In Guards! Guards!, Terry Pratchett introduces readers to such fan favorite characters as Captain Vimes of the Night Watch, and his latest recruit, Carrot Ironfoundersson, the adopted human son of a dwarf family who comes to Ankh-Morpork to learn to be a man. The Night Watch is a pitiful little enterprise, with only four not-exactly-civic-minded watchmen including Vimes, who spends most of his duty hours stupefied by drink and pining over a lost love. Carrot's unwelcome arrival — and his baffling insistence upon actually enforcing laws, let alone even knowing what they are — coincides with a power play by the Supreme Grand Master of the Elucidated Brethren of the Ebon Night. The SGM intends to summon up a dragon to terrorize the city. But as anyone who's read H. P. Lovecraft can tell you, you gotta be careful about summoning powerful beasties from other planes...
Following Pyramids, Pratchett was at this point in his career gaining real confidence with sustaining his comedy writing over the course of a more intricate and longer narrative. Guards! Guards! is has much more consistency than Pyramids, both in the flow of its story and the delivery of its gags. Like much British farce, Pratchett finds endless material in the comedy of errors and misunderstandings. Carrot's fish-out-of-water blundering — which naturally results in the proper enforcement of Ankh-Morpork's myriad laws for the first time in centuries — opens the path to redemption for Vimes and his fellow Night Watch "rank" (they're not big enough to have a "file"), that gets portrayed with genuine humor and warmth, never having to resort to sentiment.
Indeed, Ankh-Morpork really comes to vivid life in this novel for the first time in the whole series. We begin to get a sense of place in this absurdist dual-city like never before, and the way Pratchett lovingly realizes not only its colorful and ridiculous characters but its neighborhoods, customs, criminal underworld, overcrowded secret societies, what have you, almost makes it seem... well, perhaps I shouldn't use the word "cosmopolitan." But Ankh-Morpork does come into its own as one of fantasy's most stunningly textured settings here, and it's the kind of development that adds to the groundwork from which Pratchett will go on to launch some of the series' best and most loved books.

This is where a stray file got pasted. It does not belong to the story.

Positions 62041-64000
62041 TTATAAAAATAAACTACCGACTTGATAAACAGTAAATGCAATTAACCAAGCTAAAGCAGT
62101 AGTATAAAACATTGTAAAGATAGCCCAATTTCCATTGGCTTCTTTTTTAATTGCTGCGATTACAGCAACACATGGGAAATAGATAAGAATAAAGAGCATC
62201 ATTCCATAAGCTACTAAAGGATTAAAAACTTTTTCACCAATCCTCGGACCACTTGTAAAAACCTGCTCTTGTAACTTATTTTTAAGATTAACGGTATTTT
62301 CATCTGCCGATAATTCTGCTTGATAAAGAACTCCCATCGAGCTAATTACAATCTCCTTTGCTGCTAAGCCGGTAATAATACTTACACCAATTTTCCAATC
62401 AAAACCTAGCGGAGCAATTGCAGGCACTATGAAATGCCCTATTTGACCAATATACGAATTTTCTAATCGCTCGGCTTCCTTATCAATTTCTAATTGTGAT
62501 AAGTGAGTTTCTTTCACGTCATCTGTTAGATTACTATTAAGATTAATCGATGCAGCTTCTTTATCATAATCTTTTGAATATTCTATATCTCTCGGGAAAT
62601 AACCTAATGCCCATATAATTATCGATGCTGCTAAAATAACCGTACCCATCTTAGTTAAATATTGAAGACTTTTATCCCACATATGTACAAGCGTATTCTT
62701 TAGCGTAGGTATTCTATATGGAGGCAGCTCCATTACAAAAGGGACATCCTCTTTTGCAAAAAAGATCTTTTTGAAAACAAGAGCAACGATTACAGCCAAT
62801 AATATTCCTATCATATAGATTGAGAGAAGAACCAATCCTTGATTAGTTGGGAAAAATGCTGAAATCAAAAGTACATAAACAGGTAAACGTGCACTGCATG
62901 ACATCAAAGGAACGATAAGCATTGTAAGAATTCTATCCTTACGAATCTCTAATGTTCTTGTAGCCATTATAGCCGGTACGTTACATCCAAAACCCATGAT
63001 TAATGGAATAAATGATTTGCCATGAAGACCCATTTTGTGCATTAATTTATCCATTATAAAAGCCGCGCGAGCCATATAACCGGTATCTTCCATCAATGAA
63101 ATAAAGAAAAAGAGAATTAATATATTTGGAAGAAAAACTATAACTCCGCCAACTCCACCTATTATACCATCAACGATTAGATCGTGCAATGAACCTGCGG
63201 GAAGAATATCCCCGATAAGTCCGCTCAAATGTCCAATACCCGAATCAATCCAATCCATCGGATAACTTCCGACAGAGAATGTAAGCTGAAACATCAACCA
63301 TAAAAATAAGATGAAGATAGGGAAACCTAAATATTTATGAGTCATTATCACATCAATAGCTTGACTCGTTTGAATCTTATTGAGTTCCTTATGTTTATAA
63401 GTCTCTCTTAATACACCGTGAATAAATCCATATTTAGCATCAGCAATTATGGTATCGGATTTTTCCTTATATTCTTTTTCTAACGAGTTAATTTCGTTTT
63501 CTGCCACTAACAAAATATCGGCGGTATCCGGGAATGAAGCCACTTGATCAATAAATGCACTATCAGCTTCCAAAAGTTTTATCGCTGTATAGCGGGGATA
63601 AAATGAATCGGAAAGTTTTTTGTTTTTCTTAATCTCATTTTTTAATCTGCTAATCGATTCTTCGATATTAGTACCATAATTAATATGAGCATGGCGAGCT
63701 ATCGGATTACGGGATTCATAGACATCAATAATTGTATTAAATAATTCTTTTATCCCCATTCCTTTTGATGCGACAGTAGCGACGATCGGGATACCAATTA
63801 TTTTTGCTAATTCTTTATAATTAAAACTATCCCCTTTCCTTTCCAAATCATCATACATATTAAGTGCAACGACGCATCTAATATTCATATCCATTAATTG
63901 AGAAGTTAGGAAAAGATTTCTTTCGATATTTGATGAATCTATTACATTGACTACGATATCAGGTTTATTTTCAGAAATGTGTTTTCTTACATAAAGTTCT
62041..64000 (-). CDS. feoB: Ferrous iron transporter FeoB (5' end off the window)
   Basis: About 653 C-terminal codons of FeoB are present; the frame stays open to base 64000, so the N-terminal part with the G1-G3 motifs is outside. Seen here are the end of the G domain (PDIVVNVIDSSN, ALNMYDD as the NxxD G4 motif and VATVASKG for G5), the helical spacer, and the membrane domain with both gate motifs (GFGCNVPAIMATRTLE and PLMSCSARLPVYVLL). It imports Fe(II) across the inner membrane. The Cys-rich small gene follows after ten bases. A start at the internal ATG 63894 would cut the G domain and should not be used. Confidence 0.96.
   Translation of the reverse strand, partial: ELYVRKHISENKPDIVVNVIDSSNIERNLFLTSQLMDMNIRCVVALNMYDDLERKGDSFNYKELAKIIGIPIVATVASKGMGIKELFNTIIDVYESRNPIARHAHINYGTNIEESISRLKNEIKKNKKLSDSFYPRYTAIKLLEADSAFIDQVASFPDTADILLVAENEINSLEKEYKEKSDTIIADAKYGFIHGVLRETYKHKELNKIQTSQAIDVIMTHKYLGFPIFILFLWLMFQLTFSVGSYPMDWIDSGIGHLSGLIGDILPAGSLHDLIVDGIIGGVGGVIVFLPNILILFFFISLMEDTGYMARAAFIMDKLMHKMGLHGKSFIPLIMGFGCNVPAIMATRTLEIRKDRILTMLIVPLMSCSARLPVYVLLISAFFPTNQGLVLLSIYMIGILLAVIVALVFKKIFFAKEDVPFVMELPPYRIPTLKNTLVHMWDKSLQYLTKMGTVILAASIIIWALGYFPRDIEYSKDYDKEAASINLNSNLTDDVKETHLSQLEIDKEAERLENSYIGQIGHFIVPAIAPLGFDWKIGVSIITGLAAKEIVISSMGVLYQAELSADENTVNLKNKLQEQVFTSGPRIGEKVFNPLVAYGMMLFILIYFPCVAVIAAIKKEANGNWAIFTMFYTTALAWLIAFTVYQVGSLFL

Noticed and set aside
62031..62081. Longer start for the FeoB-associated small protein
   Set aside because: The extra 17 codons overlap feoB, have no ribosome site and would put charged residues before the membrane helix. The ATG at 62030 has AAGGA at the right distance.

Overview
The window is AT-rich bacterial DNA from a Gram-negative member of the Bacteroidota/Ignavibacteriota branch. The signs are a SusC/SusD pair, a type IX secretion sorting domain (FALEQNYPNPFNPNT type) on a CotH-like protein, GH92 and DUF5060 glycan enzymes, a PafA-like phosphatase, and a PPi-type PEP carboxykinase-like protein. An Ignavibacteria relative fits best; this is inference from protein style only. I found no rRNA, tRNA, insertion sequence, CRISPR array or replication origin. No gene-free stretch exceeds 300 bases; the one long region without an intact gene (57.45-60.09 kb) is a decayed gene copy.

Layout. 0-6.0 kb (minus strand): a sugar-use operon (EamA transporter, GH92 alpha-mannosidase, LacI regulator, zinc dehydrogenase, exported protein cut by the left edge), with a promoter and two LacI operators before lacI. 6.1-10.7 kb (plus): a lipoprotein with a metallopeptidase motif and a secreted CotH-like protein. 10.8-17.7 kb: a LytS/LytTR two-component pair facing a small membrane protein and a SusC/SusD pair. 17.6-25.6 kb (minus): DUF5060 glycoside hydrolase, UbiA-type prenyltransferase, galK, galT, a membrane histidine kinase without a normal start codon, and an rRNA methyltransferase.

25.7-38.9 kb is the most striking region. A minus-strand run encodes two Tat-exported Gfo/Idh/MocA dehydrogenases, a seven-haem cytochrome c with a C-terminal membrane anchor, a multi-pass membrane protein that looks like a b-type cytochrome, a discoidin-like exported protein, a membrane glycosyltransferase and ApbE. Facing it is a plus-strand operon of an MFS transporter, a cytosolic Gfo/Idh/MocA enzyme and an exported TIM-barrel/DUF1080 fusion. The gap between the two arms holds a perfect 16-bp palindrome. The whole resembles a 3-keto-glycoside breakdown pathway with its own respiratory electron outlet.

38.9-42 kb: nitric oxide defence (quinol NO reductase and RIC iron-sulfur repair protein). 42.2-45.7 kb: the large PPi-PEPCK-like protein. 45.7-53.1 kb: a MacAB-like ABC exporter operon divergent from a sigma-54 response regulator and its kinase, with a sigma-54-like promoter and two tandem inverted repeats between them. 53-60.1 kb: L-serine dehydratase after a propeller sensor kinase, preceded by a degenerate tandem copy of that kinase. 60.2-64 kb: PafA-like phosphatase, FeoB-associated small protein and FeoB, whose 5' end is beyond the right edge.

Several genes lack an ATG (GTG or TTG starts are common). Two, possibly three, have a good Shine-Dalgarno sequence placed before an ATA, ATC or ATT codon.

Pratchett has enough fan sites cataloging all the series' best known gags and obscure references. I won't go into any of those here. (Except to say that the notion of L-space hits me where I live.) While he does go for the obvious here and there — such as a nicely timed bit featuring Vimes doing a Dirty Harry routine while armed with a belching baby dragon — mostly I got a kick out of the way Pratchett simply immerses himself in his influences (like Wodehouse, naturally) and builds upon them to find his own voice as a humorist. And as a fantasist, he more than holds his own in every one of the action scenes. When Ankh-Morpork undergoes its uniquely Terryish form of urban renewal — by being flamed all over the place by a pissed-off dragon who's set itself up as king — the visuals conjured up are, in their way, as epic as anything you'll find in...erm, serious fantasy.
Maybe a little on the overlong side, Guards! Guards! is still as delightful a Discworld opus as most any of the others, and an important volume in the series' evolution from "silly and diverting" to "silly, diverting, stone brilliant, and on everybody's reading list."